Abdul Halim Vs. Md. Tatan Mia and others, VI ADC (2009) 763

Case No: Civil Petition for Leave to Appeal No. 486 of 2006

Judge: Md. Tafazzul Islam ,

Court: Appellate Division ,,

Advocate: Mr. Chowdhury Md. Zahangir,,

Citation: VI ADC (2009) 763

Case Year: 2009

Appellant: Abdul Halim

Respondent: Tatan Mia and others

Subject: Land Law, Injunction, Property Law,

Delivery Date: 2008-1-9

 
Supreme Court
Appellate Division
(Civil)
 
Present:
MM Ruhul Amin, J.
Md. Abdul Matin, J.
Md. Tafazzul Islam, J.
 
Abdul Halim
........................Petitioner
Vs.
Md. Tatan Mia and others
………...........Respondents
 
Judgment
January 9, 2008
 
A decree of permanent injunction by way of restraining the petitioner from interfering with their in the suit land on the avertments that the suit land… (2)
Since Karim Munshi was the owner of 3.61 acres of land and there were several other plots, the extent of land inherited by his heirs may be determined in a properly constituted suit and will not debar the plaintiffs to get the decree for permanent injunction if they are found in exclusive possession of more lands then they are entitled to retain possession according to the devolution of their interest.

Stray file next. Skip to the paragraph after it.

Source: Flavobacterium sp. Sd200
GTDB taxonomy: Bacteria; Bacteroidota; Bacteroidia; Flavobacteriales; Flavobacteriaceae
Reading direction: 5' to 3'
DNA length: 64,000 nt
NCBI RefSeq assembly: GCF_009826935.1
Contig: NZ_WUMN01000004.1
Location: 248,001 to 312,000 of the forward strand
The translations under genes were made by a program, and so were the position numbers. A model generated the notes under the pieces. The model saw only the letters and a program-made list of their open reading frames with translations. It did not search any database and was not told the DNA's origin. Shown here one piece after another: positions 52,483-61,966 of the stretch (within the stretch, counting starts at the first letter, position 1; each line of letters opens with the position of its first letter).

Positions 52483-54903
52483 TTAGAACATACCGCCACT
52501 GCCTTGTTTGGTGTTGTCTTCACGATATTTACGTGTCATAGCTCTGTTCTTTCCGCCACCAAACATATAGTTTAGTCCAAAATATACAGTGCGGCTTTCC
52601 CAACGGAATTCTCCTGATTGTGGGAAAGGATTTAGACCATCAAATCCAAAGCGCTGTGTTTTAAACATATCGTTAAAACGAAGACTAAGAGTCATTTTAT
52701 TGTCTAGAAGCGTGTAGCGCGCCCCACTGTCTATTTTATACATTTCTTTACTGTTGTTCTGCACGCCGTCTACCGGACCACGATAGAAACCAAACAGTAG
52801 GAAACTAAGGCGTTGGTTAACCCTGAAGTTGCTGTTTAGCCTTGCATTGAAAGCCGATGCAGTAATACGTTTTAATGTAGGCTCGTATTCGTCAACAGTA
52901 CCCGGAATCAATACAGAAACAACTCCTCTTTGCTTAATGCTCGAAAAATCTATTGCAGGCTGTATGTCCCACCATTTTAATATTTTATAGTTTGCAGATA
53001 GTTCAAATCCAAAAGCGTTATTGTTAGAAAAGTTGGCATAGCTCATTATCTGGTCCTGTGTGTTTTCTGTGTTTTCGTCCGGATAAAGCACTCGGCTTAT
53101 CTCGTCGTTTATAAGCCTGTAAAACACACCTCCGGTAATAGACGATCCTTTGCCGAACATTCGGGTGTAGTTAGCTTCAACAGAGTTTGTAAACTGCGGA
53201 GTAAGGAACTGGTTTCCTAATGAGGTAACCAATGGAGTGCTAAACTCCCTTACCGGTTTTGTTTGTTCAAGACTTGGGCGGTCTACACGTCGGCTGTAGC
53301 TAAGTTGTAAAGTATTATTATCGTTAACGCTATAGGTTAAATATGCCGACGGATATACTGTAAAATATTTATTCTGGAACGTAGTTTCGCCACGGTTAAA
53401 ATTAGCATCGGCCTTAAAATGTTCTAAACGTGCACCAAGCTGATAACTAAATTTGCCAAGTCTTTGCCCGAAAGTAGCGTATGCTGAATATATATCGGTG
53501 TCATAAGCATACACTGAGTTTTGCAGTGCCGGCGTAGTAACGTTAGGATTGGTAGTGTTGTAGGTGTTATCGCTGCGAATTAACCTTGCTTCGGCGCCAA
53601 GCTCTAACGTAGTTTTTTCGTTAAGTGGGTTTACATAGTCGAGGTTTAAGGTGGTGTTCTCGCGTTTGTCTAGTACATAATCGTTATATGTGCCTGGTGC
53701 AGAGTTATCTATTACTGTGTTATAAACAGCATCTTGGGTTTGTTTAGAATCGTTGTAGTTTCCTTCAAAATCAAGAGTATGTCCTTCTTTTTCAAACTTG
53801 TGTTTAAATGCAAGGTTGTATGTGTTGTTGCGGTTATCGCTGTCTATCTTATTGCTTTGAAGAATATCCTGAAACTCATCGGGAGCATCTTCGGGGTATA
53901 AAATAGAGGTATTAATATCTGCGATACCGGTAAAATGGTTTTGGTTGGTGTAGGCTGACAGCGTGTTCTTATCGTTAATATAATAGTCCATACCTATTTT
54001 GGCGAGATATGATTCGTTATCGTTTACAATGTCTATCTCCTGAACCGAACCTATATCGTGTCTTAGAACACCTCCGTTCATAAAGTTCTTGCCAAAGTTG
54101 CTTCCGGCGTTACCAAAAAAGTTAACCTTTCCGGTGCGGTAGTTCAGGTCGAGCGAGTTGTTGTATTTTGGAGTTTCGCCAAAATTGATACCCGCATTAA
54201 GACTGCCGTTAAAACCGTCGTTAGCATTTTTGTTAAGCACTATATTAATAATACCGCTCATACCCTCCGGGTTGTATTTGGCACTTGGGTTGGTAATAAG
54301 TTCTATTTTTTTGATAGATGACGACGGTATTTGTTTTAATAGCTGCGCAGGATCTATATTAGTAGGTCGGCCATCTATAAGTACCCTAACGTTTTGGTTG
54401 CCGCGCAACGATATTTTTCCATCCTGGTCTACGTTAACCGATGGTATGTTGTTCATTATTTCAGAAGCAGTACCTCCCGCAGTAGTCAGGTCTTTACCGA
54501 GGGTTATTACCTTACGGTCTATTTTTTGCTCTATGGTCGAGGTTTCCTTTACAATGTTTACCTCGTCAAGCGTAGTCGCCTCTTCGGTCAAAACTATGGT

Lawyers Involved:
Chowdhury Md. Zahangir, Advocate on-Record-For the Petitioner.               
Not represented- the Respondents.
 
Civil Petition for Leave to Appeal No. 486 of 2006
(From the judgment and order dated 9.2.2006 & 12.2.2006 passed by the High Court Division in Civil Revision No. 3714 of 2000).
 
JUDGMENT
 
Md. Tafazzul Islam J.
 
          This petition for leave to appeal, at the instance of the defendant/petitioner, is directed against the judgment and order dated 9.2.2006  and 12.2.2006 of the High Court Division passed in Civil Revision Case No.3714 of  2000 making absolute the Rule obtained against the judgment and decree dated  17.7.2000 of the learned Additional District Judge, Court No.10, Dhaka passed in Title Appeal No.438 of 1993 affirming those of dated 10.11.1993 of the learned Assistant Judge, 4th Additional Court, Dhaka passed in Title Suit No.72 of 1993 decreeing the suit.